Recessions are not inevitable adjustments built into the clockwork of a modern economy.
Businesses no longer make products on long lead times and stumble into excess inventories of cars and appliances, triggering layoffs and pauses in consumer spending. Computer-aided supply-chain management and tracking of customer purchases allow businesses to better align what they make to what can be sold.
However, recessions still happen, because of external shocks - natural disasters and political events - as well as errors of judgment and greed. Rocketing oil prices and the credit and housing meltdowns are indications of the latter problems.
But it might not be too late to avoid a recession, if a few practical steps are taken.
Since 2001, the U.S. trade deficit has doubled to more than $700 billion. Oil and Chinese consumer goods account for more than 80 percent of the gap, and how we finance these purchases has a lot to do with our current mess.
China sells its yuan for dollars and other currencies in foreign exchange markets - about $500 billion a year - to keep the yuan inexpensive and Chinese goods cheap in U.S. stores. The Bush administration refuses to do much about it.
Every time a manufacturing job leaves the Midwest for the Middle Kingdom, oil consumption goes up as Chinese farmers move to cities and require more air conditioning and amenities of urban life. The combination of gasoline gluttony and 11 percent growth in China has sent oil prices near $100 a barrel.
So far this year, the average price of imported oil was about $62 a barrel. Next year, if it averages just $77, the increase would shave $72 billion, or 0.5 percent of GDP, off U.S. buying power.
To finance imports, Americans borrow money from and sell assets to foreigners - about $600 billion a year. Saudi princes and the Chinese government have bought chunks of Citigroup, the Blackstone Group and U.S. bonds.
Then there's the home mortgage issue. Banks wrote many reckless adjustable-rate mortgages, and bundled those into bonds for sale to investors. Standard and Poor's and other bond rating agencies were paid by the banks (not investors) to evaluate those bonds' risk of default - and they consistently assigned ratings to mortgage-backed securities that understated those risks.
Each month, thousands of adjustable-rate mortgages are resetting to higher rates, homeowners who can't make the payments are defaulting on loans, and banks are taking big hits on their balance sheets. Bond and credit markets are in turmoil.
Home prices are falling, and credit is too expensive for many worthy homeowners and sound businesses. Just a 5 percent drop in the value of existing homes translates into $95 billion annually in lost consumer spending.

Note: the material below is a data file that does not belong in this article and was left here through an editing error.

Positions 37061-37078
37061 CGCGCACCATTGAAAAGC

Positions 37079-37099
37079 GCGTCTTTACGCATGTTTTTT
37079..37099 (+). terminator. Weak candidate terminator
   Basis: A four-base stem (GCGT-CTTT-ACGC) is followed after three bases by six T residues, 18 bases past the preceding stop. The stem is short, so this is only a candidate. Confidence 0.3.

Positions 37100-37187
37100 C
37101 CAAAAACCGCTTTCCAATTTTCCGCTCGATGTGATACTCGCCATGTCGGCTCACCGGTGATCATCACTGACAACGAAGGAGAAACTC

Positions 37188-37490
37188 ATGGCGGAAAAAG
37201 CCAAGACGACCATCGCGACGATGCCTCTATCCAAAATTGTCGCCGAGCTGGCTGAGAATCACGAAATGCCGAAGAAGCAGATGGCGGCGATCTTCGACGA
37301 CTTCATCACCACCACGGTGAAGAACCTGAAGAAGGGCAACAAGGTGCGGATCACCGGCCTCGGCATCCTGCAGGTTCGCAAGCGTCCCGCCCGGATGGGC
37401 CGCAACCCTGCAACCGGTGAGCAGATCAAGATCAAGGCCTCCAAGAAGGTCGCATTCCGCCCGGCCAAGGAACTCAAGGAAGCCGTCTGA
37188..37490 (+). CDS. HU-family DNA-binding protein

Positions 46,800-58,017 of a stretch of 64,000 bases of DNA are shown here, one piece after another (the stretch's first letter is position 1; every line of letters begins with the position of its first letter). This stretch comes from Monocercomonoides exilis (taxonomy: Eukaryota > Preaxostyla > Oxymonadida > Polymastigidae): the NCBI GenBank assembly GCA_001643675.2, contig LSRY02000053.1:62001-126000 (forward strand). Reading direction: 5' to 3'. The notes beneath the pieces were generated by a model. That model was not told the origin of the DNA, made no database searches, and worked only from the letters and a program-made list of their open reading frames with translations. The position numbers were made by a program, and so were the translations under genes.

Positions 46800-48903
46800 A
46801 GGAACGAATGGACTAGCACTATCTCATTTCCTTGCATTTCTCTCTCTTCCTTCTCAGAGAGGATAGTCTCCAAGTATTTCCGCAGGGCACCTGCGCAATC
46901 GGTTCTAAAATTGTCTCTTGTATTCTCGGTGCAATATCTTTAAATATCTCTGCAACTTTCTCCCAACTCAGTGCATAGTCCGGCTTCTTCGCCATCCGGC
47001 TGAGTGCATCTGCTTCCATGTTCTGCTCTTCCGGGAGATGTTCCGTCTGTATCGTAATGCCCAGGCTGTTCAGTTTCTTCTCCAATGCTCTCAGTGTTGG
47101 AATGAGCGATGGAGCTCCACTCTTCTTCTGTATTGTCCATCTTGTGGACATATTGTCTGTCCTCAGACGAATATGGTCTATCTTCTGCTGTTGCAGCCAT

Add to that the effects of oil prices and tight credit on businesses, and overall spending could drop $250 billion - or close to 2 percent of GDP. Consider the usual multiplier effects (when the banker does not buy bread, the baker doesn't buy flour, and the farmer gets stuck with his grain) and we could have a recession - unless the government acts swiftly.
In the near term, the Federal Reserve should further lower short-term interest rates to ensure sound businesses have access to credit at reasonable terms. As needed, it should buy 10- and 20-year Treasury securities to keep down long-term interest rates.
Treasury should push for a three-year program to permit homeowners who can make the payments to convert adjustable-rate mortgages to fixed-rate, 6.5 percent mortgages. That would require Congress to provide federal guarantees or subsidize private insurance. Such intervention is usually not desirable, but the economy is in a crisis.
In the longer term, Treasury Secretary Henry M. Paulson Jr. should spur necessary banking reforms by encouraging financial institutions to voluntarily alter practices that have served them poorly and proposing appropriate legislation to Congress.
Reforms should include implementing new management and business practices at bond rating agencies and getting rid of the off-book banks - structured investment vehicles invented by Citigroup and others that borrow in the short-term commercial paper market to make shaky adjustable-rate mortgages.
On the energy front, the Bush administration has done little to encourage serious conservation. For example, it won't endorse attainable improvements in energy efficiency for home furnaces and mileage standards for automobiles. But raising automobile efficiency to an average of 55 mpg is not far-fetched and could be accomplished before 2030.
Finally, if China insists on subsidizing exports by maintaining an undervalued currency, the U.S. government can tax conversion of dollars into yuan to ensure that China's exports are sold at market prices in the United States. Washington could use the revenue to pay off the bonds held by the People's Bank of China, gradually freeing us from the stranglehold of Chinese debt.
Peter Morici is a professor at the University of Maryland School of Business and former chief economist at the U.S. International Trade Commission. His e-mail is email@example.com.